BSBI Atlas 2020: Maps Updating Project for Hampshire


Viola riv 03 (235K)

 ©Martin Rand 2007

The BSBI Atlas of the British and Irish Flora is a major publication project that has previously appeared at 40-year intervals. It is one of the most important sources of information on the distribution of British plants, and is widely used by researchers and conservationists.

With computer technology it is possible to keep the maps updated on an 'ad hoc' basis, and so the decision has been made to age-band records every 10 years, starting in 2000 (just after the work for Atlas 2000 completed). This means that we are now eight years into the second age band since the published Atlas. The third published Atlas will appear once analysis has been done on the 2000-2019 data.

There has been no comprehensive systematic recording project in Hampshire since 1999, so recent coverage has been getting quite patchy. Also many of the commoner species have not been fully computerised. We would like to take this opportunity to get the record more up to date. There is a big concerted national "push" on this in the years 2013-2019.

The BSBI Distribution Database also offers an opportunity to map the distribution of the British flora at a tetrad (2km x 2km) resolution, giving a much better impression of how frequent our more localised and declining species really are. Inevitably coverage will be patchy for many years to come, but the pieces of the jigsaw will gradually drop into place.

If you would like to see examples of the national maps, click here.

How you can participate - visiting priority areas

You can help bring the record up to date by recording plants, including the most common ones, in any areas of Hampshire you visit. You can submit thousands of records if you like, but even one will be useful!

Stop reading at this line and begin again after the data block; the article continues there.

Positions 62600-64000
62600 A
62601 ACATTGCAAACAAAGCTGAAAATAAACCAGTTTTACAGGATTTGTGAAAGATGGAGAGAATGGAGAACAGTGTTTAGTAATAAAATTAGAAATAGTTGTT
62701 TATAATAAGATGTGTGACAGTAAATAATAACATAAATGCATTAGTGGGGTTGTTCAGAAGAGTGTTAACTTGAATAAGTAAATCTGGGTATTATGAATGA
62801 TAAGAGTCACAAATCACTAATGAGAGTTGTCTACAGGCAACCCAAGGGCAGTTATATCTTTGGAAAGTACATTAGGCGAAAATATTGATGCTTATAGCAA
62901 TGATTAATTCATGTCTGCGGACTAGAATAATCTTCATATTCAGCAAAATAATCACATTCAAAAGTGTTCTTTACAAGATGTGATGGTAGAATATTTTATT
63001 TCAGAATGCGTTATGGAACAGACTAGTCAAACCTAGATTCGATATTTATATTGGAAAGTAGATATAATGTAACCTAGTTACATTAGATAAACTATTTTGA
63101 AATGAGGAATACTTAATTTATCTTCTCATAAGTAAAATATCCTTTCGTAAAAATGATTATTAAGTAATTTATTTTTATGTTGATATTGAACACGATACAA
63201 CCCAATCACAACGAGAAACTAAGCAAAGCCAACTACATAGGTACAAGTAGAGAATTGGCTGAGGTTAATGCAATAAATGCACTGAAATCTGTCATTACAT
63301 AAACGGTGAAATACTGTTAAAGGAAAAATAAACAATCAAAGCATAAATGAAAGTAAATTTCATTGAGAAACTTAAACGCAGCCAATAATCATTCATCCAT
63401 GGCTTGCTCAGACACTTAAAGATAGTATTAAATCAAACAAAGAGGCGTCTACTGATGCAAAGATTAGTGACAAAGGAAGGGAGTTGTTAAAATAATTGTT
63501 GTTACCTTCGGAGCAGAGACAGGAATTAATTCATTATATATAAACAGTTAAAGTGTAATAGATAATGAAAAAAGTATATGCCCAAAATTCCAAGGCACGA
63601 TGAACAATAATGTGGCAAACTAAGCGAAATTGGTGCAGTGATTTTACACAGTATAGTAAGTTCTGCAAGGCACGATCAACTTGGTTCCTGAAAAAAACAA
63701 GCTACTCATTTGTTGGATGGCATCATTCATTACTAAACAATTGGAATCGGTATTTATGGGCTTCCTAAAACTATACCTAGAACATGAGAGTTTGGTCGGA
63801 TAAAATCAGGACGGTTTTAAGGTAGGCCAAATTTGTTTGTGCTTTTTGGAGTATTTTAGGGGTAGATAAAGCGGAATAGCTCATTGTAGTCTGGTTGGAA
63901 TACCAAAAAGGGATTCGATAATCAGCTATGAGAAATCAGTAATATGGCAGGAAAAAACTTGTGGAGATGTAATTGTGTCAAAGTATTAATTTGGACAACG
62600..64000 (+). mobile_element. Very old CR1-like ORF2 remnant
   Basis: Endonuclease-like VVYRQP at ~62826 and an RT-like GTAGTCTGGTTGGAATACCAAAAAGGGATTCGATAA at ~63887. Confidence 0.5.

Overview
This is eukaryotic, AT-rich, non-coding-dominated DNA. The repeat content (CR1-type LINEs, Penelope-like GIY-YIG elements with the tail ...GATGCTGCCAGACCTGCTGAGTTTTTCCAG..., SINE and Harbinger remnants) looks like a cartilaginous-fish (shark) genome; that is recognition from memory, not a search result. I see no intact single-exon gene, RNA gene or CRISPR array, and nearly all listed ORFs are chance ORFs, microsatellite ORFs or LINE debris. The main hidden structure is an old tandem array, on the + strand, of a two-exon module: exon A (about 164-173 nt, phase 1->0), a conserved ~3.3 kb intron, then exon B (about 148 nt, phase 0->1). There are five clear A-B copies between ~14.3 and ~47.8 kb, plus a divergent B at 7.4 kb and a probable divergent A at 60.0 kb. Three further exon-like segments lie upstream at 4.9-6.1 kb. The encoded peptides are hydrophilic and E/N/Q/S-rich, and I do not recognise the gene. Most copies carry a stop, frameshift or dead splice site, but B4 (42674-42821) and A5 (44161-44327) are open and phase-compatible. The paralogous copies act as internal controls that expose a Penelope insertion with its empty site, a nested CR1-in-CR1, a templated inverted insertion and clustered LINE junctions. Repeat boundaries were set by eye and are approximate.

The main tasks for the remaining seasons (2018 and 2019) will be getting the remaining high priority tetrads recorded, and getting a minimum of 20% of the tetrads in each hectad down to low priority, which means that 80% of all the taxa recorded in that tetrad have post-2000 records. We shall also tackle individual species that seem to have surprisingly low representation post-2000.

Visit the Priority Tetrads page to see in more detail where effort is needed, and where visits are being planned.

How you can participate - filling in blanks on common species

Quite a lot of common and easily recognised species are lacking up to date records (or have never been computerised at all) in a few 10km squares (hectads). If you can give us an up-to-date record in your area for any of these, it will help to fill in gaps in the national record shown on the BSBI's national Web site.


Please record everything to at least 1 kilometre precision (eg 'SU5205'). For species that are uncommon in the area where you are recording, you may want to provide a more precise grid reference. The new online recording form is an ideal way to do this if you don't have recording software of your own. Or, if you are recording many species at a locality, and you are comfortable with scientific names, you may like to use the downloadable field recording sheet also used for the Rare Plant Register project.

Please submit your records electronically if you can. Sorry, we don't have resources to deal with paper records at present for more than a few dozen records at a time. If you are a Mapmate user then sending a Mapmate 'sync file' to the vice-county recorder is the ideal method.

For details of our general strategy and approach to recording in Hampshire for Atlas 2020, download the AUP Handbook (8.5Mb download).

How you can participate - curate a hectad!

If you want to get more seriously involved, we have compiled a list of "Hectad guardians" who will take responsibility for collating the records from one 10km x 10km square in the county. (This doesn't mean they have to do all the recording work themselves!) At present we have guardians for about two-thirds of the county. If you would like to join them, email the vice-county recorders for further details - or see the Spring 2011 Flora News for more details.

Good hunting, and thank you for your help!